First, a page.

Nexite is raising $67 million for its new approach to labeling and tracking items in physical stores.

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When it comes to commerce innovation, physical retailers often feel like they’re under-developed compared to newer, faster-growing, more quantifiable (and still far from perfect) digital channels. But physical retail is far from completely extinct, and today the company that created a solution specifically designed to improve in-person sales data is announcing a big round of funding as it moves forward with some of the big rollouts it has signed with retailers – a sign how things are changing and the market’s appetite for it.

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Nexitewhich has developed a tagging radio system and related data platform to read and analyze information related to these tagged items, has raised $67 million in Series C funding round and $100 million overall, money it plans to use both for R&D as well as provide services to their first clients.

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“We are solving our customers’ biggest problem, which is the lack of real-time data in physical stores,” Anat Shakedd, the CEO who co-founded the Tel Aviv-based company with her husband Lior, said in an interview. She describes Nexite’s solution as “the only technology on the market” that does not require a battery to transmit data over long distances.

This latest cash tranche is co-led by Pitango Growth and Saban Ventures and also includes previous backers Battery Ventures, Intel Capital, Pitango First and Vertex Ventures. Prior to this C series, Nexite had been relatively inconspicuous, working on its technology and working with its first customers.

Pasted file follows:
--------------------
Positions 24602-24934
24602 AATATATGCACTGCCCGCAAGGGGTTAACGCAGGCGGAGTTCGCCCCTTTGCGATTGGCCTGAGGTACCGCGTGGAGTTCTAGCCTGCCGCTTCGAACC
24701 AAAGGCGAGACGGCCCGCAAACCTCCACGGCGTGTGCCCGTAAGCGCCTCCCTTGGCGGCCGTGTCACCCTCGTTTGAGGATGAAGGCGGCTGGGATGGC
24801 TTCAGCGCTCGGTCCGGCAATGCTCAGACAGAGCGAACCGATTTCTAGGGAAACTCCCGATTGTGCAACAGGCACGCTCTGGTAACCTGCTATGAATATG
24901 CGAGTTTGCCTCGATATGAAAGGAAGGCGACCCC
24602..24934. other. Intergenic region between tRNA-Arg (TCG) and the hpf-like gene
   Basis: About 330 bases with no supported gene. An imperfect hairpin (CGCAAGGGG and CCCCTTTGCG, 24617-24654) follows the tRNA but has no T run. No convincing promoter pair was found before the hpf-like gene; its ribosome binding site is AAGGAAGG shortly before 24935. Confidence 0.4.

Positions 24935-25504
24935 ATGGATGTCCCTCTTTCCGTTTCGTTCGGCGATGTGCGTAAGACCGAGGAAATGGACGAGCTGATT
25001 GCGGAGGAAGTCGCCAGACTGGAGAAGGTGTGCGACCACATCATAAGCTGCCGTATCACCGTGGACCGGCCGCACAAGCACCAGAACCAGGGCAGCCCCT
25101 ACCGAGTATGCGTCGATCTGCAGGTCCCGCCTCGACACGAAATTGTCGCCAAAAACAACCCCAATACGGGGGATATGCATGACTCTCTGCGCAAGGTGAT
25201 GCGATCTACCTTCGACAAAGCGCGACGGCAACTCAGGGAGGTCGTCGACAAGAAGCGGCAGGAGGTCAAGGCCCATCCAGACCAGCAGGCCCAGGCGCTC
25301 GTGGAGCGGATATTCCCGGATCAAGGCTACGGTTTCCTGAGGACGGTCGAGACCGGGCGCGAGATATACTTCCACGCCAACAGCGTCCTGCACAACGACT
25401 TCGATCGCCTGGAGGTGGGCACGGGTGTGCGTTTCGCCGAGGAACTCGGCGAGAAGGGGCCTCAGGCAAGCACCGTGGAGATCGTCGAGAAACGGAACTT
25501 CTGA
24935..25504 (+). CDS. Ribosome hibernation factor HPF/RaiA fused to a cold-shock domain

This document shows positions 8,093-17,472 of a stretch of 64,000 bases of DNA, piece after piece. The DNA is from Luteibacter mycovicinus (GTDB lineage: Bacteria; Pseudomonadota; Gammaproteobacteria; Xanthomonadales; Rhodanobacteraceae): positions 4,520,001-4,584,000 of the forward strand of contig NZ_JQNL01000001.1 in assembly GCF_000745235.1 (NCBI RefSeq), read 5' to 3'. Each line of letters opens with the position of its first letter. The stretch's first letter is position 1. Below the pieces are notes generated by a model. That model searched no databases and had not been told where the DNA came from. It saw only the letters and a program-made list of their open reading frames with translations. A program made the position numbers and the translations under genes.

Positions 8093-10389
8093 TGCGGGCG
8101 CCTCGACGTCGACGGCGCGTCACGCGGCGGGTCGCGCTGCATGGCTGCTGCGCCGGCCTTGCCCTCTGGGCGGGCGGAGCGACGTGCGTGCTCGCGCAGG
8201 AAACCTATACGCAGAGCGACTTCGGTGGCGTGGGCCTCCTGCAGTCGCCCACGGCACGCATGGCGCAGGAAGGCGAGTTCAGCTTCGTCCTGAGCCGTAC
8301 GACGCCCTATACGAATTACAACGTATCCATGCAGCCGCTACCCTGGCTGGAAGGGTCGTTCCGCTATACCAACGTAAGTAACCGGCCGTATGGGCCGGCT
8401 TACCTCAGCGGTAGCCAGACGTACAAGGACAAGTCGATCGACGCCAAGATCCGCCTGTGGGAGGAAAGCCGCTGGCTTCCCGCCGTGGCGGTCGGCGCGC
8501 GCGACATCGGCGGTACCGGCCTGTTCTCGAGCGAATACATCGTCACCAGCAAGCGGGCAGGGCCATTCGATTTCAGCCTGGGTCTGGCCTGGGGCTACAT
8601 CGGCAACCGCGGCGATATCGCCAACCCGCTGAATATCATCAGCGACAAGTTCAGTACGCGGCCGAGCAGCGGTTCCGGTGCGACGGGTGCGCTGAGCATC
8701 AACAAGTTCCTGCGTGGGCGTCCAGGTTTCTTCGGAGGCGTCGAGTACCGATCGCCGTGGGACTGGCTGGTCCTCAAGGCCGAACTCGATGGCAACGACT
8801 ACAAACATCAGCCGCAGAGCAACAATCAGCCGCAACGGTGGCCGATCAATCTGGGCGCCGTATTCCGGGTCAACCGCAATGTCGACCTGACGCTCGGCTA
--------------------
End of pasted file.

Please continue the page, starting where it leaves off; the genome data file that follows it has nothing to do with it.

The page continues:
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Notes in PitchBook that in this round, before it closed completely at just $53 million, Nexite’s valuation was just over $340 million. With Series C now valued at $67 million, that gives the startup a post-cash valuation of just under $356 million. (The company declined to comment on the figure when asked.)

The list of Nexite’s first customers speaks of a strong start to sales of its concept and product on the market. Shakedd said the startup has two major retailers signed “full rollout agreements” that will cover more than 1,000 stores and 80 million merchandise tags annually when they go live. She added that Nexite has also signed agreements with “the world’s four largest retailers” (names withheld), which are at various stages of development, and is in talks with 20 other major retailers.